field, yield data for that particular field could then be obtained.
The farms were thus necessarily small, the usual amount of
cotton grown per farm being about five acres. Some records were






Florida Agricultural Experiment Station


eliminated from the study because of unusually severe boll weevil
infestation, incompleteness of the data or some irregular prac-
tices that divided the cotton field into too many sections. There
were 131 farms included in the study. Table 15 shows the yields
of cotton on these small farms under different practices of crop
rotation and fertilization. The yield figures are for the 1940 crop.

TABLE 15.-AvERAGE YIELDS OF COTTON ON 131 SMALL FARMS UNDER DIF-
FERENT PRACTICES OF CROP ROTATION AND FERTILIZATION,* JACKSON
COUNTY, FLORIDA, 1940.

Cropping System for the J Initial Fertilizer with Initial Fertilizer Only,
1940 Cotton Field, Four I Side Dressing Added No Side Dressing Used
Years (1937-40) More Than 400 Pounds More Than 400 Pounds
I 400 Pounds or Less 400 Pounds or Less
Pounds of lint cotton per acre

Cotton every year ........... 382 330 232t 228t
Crops rotated, no peanuts
were dug during period 290 252 300 229
Crops rotated, peanuts
dug either one or two
years during the period 265 239 206 189

Over 90 percent of the initial fertilizer used was a 3-8-5 mixture and the side dressing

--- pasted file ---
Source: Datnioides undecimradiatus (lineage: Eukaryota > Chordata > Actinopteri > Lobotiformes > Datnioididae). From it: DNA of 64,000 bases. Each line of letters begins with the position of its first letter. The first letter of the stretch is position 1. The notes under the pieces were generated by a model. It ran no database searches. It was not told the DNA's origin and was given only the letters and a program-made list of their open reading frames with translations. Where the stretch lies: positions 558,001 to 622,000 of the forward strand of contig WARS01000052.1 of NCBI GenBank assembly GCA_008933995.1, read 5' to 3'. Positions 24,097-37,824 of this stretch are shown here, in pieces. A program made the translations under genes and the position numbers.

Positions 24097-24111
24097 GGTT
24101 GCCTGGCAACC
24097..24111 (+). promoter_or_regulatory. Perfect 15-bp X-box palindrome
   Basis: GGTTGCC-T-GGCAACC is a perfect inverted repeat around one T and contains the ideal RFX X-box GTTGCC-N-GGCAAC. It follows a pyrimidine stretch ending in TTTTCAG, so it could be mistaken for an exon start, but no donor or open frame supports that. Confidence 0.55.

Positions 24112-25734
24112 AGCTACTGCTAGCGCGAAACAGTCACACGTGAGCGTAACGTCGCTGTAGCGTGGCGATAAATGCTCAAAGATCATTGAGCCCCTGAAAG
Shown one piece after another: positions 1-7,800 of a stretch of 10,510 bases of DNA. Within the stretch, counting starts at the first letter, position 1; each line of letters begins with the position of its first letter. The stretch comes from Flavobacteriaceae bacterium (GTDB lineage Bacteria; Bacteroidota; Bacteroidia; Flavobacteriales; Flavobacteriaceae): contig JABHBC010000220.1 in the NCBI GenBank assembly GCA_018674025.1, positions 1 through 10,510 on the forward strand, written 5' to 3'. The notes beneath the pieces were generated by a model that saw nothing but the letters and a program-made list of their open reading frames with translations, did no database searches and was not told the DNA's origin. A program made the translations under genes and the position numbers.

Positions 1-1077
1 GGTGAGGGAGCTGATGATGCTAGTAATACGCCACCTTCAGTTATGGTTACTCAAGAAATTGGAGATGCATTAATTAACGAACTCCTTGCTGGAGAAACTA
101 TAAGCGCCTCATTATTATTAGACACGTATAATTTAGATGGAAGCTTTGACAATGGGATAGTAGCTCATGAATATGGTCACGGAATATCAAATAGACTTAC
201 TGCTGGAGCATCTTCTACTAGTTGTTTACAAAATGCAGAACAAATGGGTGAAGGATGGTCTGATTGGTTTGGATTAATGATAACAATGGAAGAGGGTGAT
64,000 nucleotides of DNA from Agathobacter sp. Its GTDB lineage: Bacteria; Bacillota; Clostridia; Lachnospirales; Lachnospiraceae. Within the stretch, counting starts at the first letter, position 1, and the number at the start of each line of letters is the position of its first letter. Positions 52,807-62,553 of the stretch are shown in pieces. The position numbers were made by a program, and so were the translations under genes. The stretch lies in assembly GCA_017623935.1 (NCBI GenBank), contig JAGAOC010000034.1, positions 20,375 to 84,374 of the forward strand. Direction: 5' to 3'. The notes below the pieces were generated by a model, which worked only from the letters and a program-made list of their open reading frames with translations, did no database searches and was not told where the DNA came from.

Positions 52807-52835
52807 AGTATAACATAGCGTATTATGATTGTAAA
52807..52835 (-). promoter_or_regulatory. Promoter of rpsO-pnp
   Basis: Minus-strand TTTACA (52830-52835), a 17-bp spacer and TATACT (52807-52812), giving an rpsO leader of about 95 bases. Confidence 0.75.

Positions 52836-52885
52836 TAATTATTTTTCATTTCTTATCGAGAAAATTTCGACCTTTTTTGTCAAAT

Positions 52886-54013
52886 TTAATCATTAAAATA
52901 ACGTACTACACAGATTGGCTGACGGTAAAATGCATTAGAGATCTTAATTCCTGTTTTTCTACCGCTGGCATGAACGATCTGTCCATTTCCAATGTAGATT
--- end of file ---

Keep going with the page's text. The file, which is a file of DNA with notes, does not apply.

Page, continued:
consisted of either nitrate of soda or a mixture of nitrate of soda and potash. The most
common practice was to use about 300 pounds of 3-8-5 initial fertilizer and side dress with
100 pounds of nitrate of soda to the acre.
t Less than 4 farms in group.
The highest yields of cotton were obtained from fields where
cotton was planted each year and on which more than 400 pounds
of fertilizer per acre was used. It is a fairly common practice
on small farms in this area to plant cotton on the same field year
after year. This will probably not hold true on larger farms.
The highest yield was obtained under this practice on small farms
for a number of reasons. Some of these reasons are that the
fields selected for cotton were frequently of the best soil on the
farms or were the nearest fields to the dwellings and thus re-
ceived greater care by family labor.
The cotton field was adjacent to the dwelling on 50 of the 131
farms studied. Yield on these 50 farms averaged 283 pounds of
lint per acre while that on the remaining farms averaged but
233 pounds.
The soils of each field were carefully examined and classified
as excellent, good, or fair.6 Very few farms in this area had

Soils were examined and classified by Mr. Hugh Dukes of the Soil
Conservation Service.






Factors Affecting Farming Returns in Jackson County 31

cotton planted on inherently poor soils. The soil of 19 fields was
classed as excellent. The yield of lint cotton on these fields was
308 pounds per acre. The soil on 90 of the fields was classed
as good and the yield of lint cotton on these fields averaged 252
pounds per acre. The soil of 22 fields was classed as fair. Yields
of lint cotton per acre on these fair soils averaged 210 pounds
per acre. The average per acre yield on the 131 farms was 253
pounds.
REAL ESTATE TAXATION

The problem of real estate taxation is very complex. It is